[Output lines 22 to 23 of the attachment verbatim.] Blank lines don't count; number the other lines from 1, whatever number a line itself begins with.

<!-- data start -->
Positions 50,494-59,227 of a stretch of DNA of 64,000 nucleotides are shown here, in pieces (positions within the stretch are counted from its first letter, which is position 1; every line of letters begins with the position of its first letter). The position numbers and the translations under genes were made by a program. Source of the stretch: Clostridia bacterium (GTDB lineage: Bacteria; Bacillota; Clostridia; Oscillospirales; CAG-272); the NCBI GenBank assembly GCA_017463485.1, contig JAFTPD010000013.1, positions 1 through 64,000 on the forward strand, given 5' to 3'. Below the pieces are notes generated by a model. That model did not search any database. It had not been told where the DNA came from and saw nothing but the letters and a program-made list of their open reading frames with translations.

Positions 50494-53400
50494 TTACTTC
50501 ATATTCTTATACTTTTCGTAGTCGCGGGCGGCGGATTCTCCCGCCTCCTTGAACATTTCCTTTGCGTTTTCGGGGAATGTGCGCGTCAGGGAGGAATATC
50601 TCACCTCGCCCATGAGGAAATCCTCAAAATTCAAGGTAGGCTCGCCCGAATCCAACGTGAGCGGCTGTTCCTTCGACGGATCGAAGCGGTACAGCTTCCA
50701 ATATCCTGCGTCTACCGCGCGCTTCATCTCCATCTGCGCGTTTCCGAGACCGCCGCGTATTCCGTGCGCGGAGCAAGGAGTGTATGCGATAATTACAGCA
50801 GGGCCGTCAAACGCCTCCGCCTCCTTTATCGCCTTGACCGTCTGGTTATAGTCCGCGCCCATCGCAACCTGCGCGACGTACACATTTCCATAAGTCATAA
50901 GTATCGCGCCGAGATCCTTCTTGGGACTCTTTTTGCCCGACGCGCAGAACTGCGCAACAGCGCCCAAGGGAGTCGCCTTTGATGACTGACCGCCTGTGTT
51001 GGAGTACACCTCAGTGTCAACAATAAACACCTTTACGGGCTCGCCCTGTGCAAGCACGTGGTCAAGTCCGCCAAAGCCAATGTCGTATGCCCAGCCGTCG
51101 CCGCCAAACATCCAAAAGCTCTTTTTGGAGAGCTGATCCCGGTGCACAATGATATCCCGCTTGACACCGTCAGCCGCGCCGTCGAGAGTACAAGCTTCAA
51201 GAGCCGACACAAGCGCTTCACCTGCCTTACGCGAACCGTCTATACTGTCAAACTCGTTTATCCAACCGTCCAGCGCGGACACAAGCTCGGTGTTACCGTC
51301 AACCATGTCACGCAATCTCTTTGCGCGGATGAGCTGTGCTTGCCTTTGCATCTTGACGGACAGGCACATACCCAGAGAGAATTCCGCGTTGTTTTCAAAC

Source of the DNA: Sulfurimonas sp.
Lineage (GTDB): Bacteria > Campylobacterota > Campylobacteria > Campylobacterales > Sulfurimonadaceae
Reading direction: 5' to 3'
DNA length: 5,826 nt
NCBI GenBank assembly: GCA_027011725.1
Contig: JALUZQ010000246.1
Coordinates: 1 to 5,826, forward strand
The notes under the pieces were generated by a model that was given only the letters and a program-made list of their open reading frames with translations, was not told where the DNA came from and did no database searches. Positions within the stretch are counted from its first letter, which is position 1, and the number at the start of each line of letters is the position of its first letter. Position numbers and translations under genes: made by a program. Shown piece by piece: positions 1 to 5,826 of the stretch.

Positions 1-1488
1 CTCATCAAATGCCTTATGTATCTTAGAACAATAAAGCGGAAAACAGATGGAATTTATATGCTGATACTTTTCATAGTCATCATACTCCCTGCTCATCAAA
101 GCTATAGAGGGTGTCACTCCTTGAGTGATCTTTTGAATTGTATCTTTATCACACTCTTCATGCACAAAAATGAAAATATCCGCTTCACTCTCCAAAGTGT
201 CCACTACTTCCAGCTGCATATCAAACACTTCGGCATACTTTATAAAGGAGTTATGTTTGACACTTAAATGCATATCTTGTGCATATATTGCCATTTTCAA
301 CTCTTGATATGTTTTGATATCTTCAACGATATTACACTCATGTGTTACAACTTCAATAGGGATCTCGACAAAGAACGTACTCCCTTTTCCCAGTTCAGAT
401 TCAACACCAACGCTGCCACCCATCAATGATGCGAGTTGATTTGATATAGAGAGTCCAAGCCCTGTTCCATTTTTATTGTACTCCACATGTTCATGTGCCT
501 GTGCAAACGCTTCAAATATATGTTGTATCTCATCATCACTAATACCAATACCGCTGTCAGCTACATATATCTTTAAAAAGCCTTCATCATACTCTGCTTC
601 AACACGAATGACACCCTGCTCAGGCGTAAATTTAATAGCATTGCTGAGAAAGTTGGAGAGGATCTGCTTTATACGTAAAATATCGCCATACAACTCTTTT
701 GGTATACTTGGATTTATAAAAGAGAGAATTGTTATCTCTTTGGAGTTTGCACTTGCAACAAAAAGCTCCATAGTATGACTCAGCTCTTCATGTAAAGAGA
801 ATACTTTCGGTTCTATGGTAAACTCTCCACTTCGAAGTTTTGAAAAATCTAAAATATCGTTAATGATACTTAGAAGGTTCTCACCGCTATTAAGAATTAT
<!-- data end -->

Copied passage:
1 CTCATCAAATGCCTTATGTATCTTAGAACAATAAAGCGGAAAACAGATGGAATTTATATGCTGATACTTTTCATAGTCATCATACTCCCTGCTCATCAAA
101 GCTATAGAGGGTGTCACTCCTTGAGTGATCTTTTGAATTGTATCTTTATCACACTCTTCATGCACAAAAATGAAAATATCCGCTTCACTCTCCAAAGTGT